On Tuesday morning 236 people were rescued off the coast of Libya by Ocean Viking, a rescue ship run by the SOS Mediterranee aid group.
The Ocean Viking, a rescue ship run by the SOS Mediterranee aid group, rescued 236 migrants in international waters off the coast of Libya on Tuesday, April 27. In a Twitter post, the group reported that the migrants, including 114 unaccompanied minors, were taken onboard from two overcrowded dinghies.
The struggling boats were rescued in international waters off the coast of Libya, 32 nautical miles from the city of Zawiya west of Tripoli.
After completing its successful rescue mission, SOS Mediterranee wrote on Twitter: "Several survivors were weak, dehydrated and are now recovering. Some women suffered mild fuel burns and inhaled fumes."
Last week, when a dinghy capsized in waters north-east of Tripoli, as many as 130 people are likely to have died in the incident. Aid groups accused authorities of not having done enough to save lives, but Libya's coast guard and the EU border agency, Frontex, rejected these accusations.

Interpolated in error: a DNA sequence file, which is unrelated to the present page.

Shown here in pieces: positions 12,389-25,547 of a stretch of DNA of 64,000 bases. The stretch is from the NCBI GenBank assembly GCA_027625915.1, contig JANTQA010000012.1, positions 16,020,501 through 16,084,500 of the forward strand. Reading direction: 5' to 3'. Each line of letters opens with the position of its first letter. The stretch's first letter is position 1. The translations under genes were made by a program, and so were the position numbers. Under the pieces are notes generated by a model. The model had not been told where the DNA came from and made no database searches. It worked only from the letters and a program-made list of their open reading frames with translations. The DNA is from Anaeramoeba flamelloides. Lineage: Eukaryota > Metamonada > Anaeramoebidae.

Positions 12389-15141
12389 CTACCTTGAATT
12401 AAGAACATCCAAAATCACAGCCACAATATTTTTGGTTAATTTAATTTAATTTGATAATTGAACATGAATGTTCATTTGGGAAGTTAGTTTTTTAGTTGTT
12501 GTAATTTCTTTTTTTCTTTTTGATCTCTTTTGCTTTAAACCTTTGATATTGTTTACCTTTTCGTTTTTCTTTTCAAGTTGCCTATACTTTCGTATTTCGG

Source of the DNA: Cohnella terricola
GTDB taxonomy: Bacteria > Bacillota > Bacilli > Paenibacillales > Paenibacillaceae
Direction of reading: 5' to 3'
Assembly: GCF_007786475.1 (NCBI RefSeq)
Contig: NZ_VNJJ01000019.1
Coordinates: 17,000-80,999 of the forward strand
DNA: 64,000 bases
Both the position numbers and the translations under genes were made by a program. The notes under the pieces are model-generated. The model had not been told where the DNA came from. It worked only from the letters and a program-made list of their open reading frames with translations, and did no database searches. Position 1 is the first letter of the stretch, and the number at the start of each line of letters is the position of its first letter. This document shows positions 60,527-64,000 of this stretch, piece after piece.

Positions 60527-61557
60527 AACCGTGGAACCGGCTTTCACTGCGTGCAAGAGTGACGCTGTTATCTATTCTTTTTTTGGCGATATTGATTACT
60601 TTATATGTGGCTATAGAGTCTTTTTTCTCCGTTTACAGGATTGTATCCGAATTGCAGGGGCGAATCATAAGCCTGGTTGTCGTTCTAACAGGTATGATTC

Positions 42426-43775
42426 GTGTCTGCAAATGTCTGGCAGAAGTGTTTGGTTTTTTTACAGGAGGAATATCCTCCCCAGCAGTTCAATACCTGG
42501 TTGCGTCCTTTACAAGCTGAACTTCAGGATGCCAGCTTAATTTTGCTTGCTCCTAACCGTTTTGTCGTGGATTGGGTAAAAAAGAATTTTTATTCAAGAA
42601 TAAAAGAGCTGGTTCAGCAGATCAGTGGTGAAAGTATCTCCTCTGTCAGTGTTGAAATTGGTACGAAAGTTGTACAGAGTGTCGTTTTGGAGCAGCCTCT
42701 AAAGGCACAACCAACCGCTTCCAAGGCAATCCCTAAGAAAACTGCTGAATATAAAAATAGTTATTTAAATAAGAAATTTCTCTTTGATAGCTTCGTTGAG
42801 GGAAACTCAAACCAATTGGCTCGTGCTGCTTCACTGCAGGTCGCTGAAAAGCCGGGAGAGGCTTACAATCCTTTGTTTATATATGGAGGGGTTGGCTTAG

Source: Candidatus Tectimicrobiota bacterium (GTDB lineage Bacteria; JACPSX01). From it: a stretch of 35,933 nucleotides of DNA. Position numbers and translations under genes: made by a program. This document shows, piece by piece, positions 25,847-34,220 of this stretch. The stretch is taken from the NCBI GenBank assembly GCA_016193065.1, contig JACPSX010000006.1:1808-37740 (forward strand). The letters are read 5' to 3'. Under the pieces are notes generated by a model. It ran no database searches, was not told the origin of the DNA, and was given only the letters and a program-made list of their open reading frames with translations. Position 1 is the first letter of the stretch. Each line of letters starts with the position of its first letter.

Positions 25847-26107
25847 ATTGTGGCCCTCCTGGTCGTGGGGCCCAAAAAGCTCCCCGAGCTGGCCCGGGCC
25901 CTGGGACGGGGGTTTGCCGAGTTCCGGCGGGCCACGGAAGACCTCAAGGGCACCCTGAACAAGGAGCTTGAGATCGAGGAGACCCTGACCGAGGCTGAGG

Many migrants and refugees embark on the dangerous journey across the Mediterranean from the coast of Libya in small boats. The North African country, which is embroiled in a civil war, is a key transit point for those seeking to travel to Europe.
Last month, the Ocean Viking brought 116 rescued migrants to the Italian island of Sicily. The ships run by private rescue organizations usually dock in Italy and sometimes in Malta. Libya's coast guard however also intercepts many migrant boats and returns them back to its own shores.